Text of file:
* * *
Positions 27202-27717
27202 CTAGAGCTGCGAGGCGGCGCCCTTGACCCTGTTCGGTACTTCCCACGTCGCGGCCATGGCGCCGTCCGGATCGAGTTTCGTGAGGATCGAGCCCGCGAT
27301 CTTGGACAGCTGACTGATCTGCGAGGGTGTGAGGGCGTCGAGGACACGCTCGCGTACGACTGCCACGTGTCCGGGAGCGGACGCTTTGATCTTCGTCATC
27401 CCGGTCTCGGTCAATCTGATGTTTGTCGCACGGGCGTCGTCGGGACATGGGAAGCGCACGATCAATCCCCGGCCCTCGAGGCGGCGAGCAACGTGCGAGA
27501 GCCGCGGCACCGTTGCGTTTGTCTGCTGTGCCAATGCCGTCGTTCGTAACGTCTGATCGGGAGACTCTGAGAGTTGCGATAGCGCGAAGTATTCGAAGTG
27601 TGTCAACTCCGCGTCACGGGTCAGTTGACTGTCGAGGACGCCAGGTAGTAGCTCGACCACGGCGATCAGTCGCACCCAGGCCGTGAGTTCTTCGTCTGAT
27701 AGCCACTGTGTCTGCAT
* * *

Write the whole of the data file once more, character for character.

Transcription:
Positions 27202-27717
27202 CTAGAGCTGCGAGGCGGCGCCCTTGACCCTGTTCGGTACTTCCCACGTCGCGGCCATGGCGCCGTCCGGATCGAGTTTCGTGAGGATCGAGCCCGCGAT
27301 CTTGGACAGCTGACTGATCTGCGAGGGTGTGAGGGCGTCGAGGACACGCTCGCGTACGACTGCCACGTGTCCGGGAGCGGACGCTTTGATCTTCGTCATC
27401 CCGGTCTCGGTCAATCTGATGTTTGTCGCACGGGCGTCGTCGGGACATGGGAAGCGCACGATCAATCCCCGGCCCTCGAGGCGGCGAGCAACGTGCGAGA
27501 GCCGCGGCACCGTTGCGTTTGTCTGCTGTGCCAATGCCGTCGTTCGTAACGTCTGATCGGGAGACTCTGAGAGTTGCGATAGCGCGAAGTATTCGAAGTG
27601 TGTCAACTCCGCGTCACGGGTCAGTTGACTGTCGAGGACGCCAGGTAGTAGCTCGACCACGGCGATCAGTCGCACCCAGGCCGTGAGTTCTTCGTCTGAT
27701 AGCCACTGTGTCTGCAT